Cape York Battery Power Plant

The $150m Cape York Battery Power Plant is being developed by solar battery developer Lyon Group and will include Australia’s first large dispatchable solar generator.

Cape York Battery Power Plant 

Cape York Battery Power Plant
Cape York Battery Power Plant Team – David Green, Chairman, Lyon Group. Hendrik Gordenker, Chairman, JERA. Jan Teichmann, Vice President, Global Markets, Fluence. (source: lyoninfrastructure.com.au)

The Cape York Battery Power Plant will be the first large scale dispatchable solar energy generator in Australia’s national energy market. 

It will be built by Lyon Group in conjunction with Japanese energy company JERA. JERA have an astounding 74GW of solar on their portfolio, so there will be a very experienced team working on the project. 

“The Cape York Battery Power Plant will be the first fully integrated grid-connected large dispatchable solar peaker in Australia if not the world,” said Lyon Group chair David Green. 

“It is a $150 million commitment to new peaking generation and a stronger grid in north Queensland.

“The 20MW/80MWh Fluence battery-based energy storage system plus 55MWac solar generation will dispatch firm clean energy through a single connection point, using a single power plant controller.” he continued.

The Cape York Battery Power Plant will also include Australia’s first four-hour duration battery system, which makes it the first large scale dispatchable solar energy generator in Australia’s national energy market. 

Satoshi Yajima, Senior Vice President of Power Generation Business, JERA had some interesting things to say with regards to the shift from fossil fuels to renewable energy: 

“JERA’s global generation fleet is mostly fossil fuel powered at present, but the company believes that Australia and most other countries will rapidly move beyond 50 percent renewable energy.

A very large volume of utility-scale battery storage will be required to achieve and move beyond 50 per cent renewable energy.

The Cape York Battery Power Plant is a small power plant within JERA’s portfolio, but we see this project as lighting the way to expand our renewables portfolio.”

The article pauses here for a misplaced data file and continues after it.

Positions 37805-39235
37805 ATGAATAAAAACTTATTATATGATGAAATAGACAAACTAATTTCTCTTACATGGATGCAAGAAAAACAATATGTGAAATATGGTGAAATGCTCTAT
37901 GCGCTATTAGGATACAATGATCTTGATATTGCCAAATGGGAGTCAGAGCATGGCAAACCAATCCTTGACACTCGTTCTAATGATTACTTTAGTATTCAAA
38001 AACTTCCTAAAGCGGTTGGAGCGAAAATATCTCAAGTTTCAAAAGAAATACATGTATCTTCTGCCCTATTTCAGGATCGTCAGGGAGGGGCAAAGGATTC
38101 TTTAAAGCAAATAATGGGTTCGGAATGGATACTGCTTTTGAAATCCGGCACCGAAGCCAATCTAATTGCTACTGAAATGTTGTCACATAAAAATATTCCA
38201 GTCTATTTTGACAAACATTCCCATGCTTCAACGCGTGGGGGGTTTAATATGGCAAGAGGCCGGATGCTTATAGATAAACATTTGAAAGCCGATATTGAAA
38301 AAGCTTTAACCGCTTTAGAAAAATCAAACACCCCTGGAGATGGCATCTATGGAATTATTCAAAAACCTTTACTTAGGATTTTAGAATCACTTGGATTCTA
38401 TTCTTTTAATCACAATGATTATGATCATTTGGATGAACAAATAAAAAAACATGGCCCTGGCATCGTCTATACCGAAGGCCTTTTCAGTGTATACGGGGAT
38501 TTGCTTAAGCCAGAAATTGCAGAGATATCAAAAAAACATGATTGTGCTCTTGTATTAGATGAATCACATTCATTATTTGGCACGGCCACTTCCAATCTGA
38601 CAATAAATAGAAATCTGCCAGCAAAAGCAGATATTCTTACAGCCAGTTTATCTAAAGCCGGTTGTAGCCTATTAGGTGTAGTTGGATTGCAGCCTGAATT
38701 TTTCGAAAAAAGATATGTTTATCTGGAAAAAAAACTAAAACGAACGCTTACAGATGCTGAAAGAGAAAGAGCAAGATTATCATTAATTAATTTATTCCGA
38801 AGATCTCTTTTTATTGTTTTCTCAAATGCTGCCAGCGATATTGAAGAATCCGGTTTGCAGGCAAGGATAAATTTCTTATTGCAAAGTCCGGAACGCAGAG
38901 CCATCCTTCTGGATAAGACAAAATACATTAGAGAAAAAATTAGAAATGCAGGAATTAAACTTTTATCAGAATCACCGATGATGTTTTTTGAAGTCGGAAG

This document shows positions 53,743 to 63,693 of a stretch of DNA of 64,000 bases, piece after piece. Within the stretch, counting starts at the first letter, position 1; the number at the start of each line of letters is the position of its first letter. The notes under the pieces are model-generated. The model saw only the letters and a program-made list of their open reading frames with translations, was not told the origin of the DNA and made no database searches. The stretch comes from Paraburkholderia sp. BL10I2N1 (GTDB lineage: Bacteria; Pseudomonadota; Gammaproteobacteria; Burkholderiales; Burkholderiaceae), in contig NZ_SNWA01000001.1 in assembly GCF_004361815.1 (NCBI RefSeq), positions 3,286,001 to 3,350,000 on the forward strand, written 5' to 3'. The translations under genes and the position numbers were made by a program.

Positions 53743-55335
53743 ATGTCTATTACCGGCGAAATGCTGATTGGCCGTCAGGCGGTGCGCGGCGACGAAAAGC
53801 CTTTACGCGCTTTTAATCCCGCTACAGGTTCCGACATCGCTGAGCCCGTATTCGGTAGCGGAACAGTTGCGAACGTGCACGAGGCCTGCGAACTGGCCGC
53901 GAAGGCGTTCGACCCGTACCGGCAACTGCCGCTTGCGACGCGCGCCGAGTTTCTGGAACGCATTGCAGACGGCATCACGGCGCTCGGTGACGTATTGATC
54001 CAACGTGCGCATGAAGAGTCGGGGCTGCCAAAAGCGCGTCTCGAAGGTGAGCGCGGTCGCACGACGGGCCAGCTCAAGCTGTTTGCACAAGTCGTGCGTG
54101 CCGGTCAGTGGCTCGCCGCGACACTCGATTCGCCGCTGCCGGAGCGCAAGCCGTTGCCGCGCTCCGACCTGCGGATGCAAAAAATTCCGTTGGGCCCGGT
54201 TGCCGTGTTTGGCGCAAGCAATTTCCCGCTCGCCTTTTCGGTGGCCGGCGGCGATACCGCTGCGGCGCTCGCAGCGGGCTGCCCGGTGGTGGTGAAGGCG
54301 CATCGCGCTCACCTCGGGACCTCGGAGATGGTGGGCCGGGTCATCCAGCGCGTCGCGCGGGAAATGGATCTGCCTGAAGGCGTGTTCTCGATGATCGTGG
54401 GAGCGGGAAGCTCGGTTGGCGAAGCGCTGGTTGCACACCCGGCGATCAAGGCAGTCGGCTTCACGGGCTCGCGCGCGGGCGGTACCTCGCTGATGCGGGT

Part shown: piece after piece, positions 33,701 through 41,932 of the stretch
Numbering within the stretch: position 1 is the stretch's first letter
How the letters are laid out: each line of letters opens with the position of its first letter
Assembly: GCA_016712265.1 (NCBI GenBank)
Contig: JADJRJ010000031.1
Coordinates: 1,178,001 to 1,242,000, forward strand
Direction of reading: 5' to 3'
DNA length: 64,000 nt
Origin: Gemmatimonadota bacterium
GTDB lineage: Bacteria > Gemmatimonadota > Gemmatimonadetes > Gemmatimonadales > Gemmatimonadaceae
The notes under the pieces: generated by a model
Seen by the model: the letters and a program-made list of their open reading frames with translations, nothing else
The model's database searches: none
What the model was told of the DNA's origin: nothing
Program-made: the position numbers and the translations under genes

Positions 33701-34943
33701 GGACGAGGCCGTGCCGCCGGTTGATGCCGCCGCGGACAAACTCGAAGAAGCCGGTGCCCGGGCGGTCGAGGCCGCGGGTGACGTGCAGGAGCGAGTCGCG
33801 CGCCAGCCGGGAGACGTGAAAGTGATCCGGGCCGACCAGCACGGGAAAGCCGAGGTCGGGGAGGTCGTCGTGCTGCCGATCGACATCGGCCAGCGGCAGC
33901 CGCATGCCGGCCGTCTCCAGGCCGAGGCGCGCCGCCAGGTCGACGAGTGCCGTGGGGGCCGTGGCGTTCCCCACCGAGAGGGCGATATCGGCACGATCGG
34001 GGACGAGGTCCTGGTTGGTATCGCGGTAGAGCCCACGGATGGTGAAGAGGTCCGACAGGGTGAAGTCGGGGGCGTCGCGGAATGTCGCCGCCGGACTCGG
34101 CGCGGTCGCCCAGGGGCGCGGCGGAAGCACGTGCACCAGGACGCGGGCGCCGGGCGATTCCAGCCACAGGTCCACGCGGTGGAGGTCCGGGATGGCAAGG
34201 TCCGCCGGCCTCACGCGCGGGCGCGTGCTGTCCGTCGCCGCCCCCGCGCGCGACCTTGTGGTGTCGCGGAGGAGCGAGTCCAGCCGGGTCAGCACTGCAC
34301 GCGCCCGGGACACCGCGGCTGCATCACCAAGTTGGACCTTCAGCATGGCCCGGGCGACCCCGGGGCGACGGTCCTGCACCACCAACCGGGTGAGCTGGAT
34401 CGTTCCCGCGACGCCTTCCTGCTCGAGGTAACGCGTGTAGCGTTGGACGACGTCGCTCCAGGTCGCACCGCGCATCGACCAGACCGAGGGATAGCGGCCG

Construction on the generator will start early this year after it secured its generator performance standard this week. This is one of the first projects to pass the new, more stringent grid connection requirements implemented in 2018. Can’t wait to see what this looks like when it’s complete and investigate some of the savings it brings. 

 

 

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Sunshine Energy Project groundbreaking ceremony.

The Sunshine Energy project in south east Queensland had its groundbreaking ceremony last week. Not everybody’s happy about it, though. Let’s take a look at the plans for the farm and its opposition.

Sunshine Energy Project groundbreaking ceremony.

Sunshine Energy Project groundbreaking ceremony.
Sunshine Energy Project groundbreaking ceremony. (source: Twitter @GlennButcherMP)

The Sunshine Energy project is a 1500MW solar energy facility with 500MW storage planned. There is a provision to extend the farm to 200MW so we will see what happens after the farm is launched and its output measured. It’ll be built by Sunshine Energy Australia Pty Ltd who will invest ~$2.5m USD in the project. 

Glenn Butcher, member for Gladstone and Assistant Minister for Treasury, posted up a picture of the groundbreaking ceremony on his Twitter account, saying “Queensland is continuing to lead the country with solar projects. Early ground breaking ceremony today for Sunshine Energy Australia’s $2 billion 1500 megawatt (MW) solar farm, with a 500 MW battery storage.”